Tripping the Rift is a CGI science fiction comedy television series. The universe is modeled largely after the Star Trek universe, with references to 'warp drive' and 'transporter' beam ... See full summary »
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3   2   1  
2007   2005   2004  

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Cast

Series cast summary:
...
 Chode (39 episodes, 2004-2007)
...
 Gus (39 episodes, 2004-2007)
...
 Bob (39 episodes, 2004-2007)
Gayle Garfinkle ...
 T'nuk / ... (39 episodes, 2004-2007)
Rick Jones ...
 Whip (39 episodes, 2004-2007)
Terrence Scammell ...
 Darph Bobo / ... (35 episodes, 2004-2007)
Pauline Little ...
 Additional Voice (18 episodes, 2004-2007)
John Stocker ...
 Additional Voice (17 episodes, 2004-2007)
...
 Additional Voice (17 episodes, 2004-2007)
...
 Additional Voice (17 episodes, 2004-2007)
Susan Glover ...
 Additional Voice (17 episodes, 2004-2007)
Ellen David ...
 Additional Voice (17 episodes, 2004-2007)
...
 Additional Voice (16 episodes, 2004-2007)
(16 episodes, 2004-2007)
Rikee Madoff
(16 episodes, 2004-2007)
Danny Blanco Hall
(16 episodes, 2004-2007)
Walter Massey
(16 episodes, 2004-2007)
Pier Paquette
(16 episodes, 2004-2007)
(15 episodes, 2004-2007)
Liz MacRae
(15 episodes, 2004-2007)
Craig Francis
(15 episodes, 2004-2007)
Arthur Holden
(15 episodes, 2004-2007)
(15 episodes, 2004-2007)
(15 episodes, 2004-2007)
Cary Lawrence
(14 episodes, 2004-2007)
Bronwen Mantel
(14 episodes, 2004-2007)
(14 episodes, 2004-2007)
Jane Wheeler
(14 episodes, 2004-2007)
...
 Six (13 episodes, 2004-2005)
...
 Six (13 episodes, 2007)
...
 Six (13 episodes, 2004)
Daniel Brochu
(13 episodes, 2007)
(13 episodes, 2007)
(13 episodes, 2007)
Matt Holland
(13 episodes, 2007)
Alex Ivanovich
(13 episodes, 2007)
(13 episodes, 2007)
(13 episodes, 2007)
Jennifer Morehouse
(13 episodes, 2007)
Michael Yarmush
(13 episodes, 2007)
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Storyline

Tripping the Rift is a CGI science fiction comedy television series. The universe is modeled largely after the Star Trek universe, with references to 'warp drive' and 'transporter' beam technology, occasional time travel, the Federation and the Vulcans. The series also includes elements borrowed from other sources such as Star Wars, 2001: A Space Odyssey and Battlestar Galactica. The general setting is that known space is politically divided between two superpowers: the Confederation (led by Humans, and a parody of the Federation from Star Trek) and the Dark Clown Empire (a parody of the Galactic Empire from Star Wars). The Dark Clown Empire is a totalitarian, tyrannical police state, led by the evil Darph Bobo. In contrast, the Confederation is technically a democratic and free society, but in practice, is dominated by mega-corporations and bloated bureaucracies. Ultimately, both superpowers end up exploiting and restricting their inhabitants, albeit in different ways. For example, ... Written by Anonymous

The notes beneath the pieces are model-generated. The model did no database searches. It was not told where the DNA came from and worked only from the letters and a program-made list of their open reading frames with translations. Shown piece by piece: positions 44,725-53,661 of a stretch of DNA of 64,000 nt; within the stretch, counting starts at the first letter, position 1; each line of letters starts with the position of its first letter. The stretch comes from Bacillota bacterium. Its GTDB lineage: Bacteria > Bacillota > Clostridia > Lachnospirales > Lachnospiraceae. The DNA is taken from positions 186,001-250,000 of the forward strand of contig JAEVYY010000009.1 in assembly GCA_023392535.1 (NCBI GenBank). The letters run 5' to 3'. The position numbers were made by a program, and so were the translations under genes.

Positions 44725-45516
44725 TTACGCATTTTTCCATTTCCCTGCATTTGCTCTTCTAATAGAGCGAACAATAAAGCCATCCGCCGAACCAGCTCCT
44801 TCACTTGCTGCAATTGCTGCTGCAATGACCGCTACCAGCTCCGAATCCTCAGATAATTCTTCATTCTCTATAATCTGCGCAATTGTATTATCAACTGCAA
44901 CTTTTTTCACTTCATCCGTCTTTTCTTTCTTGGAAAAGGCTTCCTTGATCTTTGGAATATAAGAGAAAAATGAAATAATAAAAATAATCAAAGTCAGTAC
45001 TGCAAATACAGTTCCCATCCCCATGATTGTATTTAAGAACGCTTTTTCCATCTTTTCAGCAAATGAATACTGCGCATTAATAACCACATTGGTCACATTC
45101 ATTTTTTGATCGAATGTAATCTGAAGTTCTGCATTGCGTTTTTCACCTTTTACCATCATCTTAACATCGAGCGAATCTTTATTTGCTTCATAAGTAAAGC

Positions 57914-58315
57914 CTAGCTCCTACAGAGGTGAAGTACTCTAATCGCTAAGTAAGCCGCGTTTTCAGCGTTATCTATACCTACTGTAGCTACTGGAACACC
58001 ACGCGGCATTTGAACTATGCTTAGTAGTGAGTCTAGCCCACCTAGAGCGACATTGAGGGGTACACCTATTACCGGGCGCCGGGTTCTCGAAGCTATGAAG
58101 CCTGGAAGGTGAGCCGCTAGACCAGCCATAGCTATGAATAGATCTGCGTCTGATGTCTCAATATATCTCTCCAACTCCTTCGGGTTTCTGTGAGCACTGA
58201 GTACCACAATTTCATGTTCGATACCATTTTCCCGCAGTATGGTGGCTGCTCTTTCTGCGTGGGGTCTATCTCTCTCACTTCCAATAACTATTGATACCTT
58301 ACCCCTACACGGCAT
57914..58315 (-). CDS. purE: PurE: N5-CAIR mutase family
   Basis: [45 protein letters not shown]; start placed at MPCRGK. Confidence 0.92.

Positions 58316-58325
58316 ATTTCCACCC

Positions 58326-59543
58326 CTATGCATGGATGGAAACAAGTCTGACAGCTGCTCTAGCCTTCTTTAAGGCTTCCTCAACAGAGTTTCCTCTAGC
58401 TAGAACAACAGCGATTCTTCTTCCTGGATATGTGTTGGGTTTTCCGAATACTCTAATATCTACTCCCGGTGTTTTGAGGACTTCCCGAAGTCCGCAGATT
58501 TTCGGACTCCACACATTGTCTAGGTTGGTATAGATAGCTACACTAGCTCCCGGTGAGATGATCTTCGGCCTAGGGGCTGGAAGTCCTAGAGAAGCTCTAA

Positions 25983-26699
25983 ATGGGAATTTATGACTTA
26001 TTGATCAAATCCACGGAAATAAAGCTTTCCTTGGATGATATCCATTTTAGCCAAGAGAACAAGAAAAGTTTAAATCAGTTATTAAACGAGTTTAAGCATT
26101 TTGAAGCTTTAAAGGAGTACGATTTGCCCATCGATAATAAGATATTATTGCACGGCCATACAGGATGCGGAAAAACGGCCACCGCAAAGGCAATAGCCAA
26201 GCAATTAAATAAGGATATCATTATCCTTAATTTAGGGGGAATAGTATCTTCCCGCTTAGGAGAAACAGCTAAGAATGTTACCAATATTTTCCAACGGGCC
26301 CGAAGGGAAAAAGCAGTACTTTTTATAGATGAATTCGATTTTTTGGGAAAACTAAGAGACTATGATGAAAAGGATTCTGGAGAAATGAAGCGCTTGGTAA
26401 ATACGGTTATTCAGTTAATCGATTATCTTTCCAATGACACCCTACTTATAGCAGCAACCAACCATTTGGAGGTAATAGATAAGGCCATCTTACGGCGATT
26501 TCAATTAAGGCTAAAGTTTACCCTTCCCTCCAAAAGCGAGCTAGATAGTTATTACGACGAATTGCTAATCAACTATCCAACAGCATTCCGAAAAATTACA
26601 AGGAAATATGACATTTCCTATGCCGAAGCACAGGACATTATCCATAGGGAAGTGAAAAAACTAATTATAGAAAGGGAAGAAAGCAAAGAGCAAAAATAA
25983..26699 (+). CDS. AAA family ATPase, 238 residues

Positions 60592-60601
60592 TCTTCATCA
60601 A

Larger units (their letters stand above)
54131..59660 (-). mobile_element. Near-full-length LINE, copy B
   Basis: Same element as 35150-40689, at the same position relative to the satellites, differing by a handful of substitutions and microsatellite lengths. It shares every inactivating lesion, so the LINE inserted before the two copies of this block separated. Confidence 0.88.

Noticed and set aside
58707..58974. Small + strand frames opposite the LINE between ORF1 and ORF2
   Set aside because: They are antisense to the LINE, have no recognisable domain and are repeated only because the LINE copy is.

Plot Summary | Add Synopsis

Taglines:

Lust in space.


Certificate:

TV-MA | See all certifications »
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Details

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Release Date:

4 March 2004 (USA)  »

Also Known As:

Les décalés du cosmos  »

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Did You Know?

Quotes

Chode: Just once, I'd like to time travel and not see Nazis!
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Crazy Credits

The opening credits feature items that resemble some of Sci-Fi's biggest legends: Whip's radio-controlled ship is the original Starship Enterprise from Star Trek (1966); Gus uses a vacuum that resembles R2-D2 from Star Wars (1977); the back of T'nuk's chair resembles the monolith from 2001: A Space Odyssey (1968). See more »

Connections

Follows Tripping the Rift (2000) See more »

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User Reviews

Aliens, robots, and attractive cyborgs, what geek could ask for more?
8 February 2006 | by (United States) – See all my reviews

This show is brilliant. That much is clear, but the reason why it is brilliant is it is fresh and original. The show possess a innuendo-filled, somewhat morbid, and seldom disappointing quality which will have anyone, science-fiction geek or not, rolling on their sides with laughter and choked up with bouts of mirth. It is funny because it is a pleasant relief from all the previous science fiction shows which appear to be stuffy and impressive in a dulled-out sort of way. But with "Tripping the Rift", a viewer will see nothing but ensuing hilarity involving effeminate robots, narcissistic (and quite ugly) aliens, lazy lizard-type aliens, and much more. With this show being peppered with Star Wars and Star Trek references, it is certainly not to be taken as just another dull and lazily impressive science fiction show.


16 of 24 people found this review helpful.  Was this review helpful to you?

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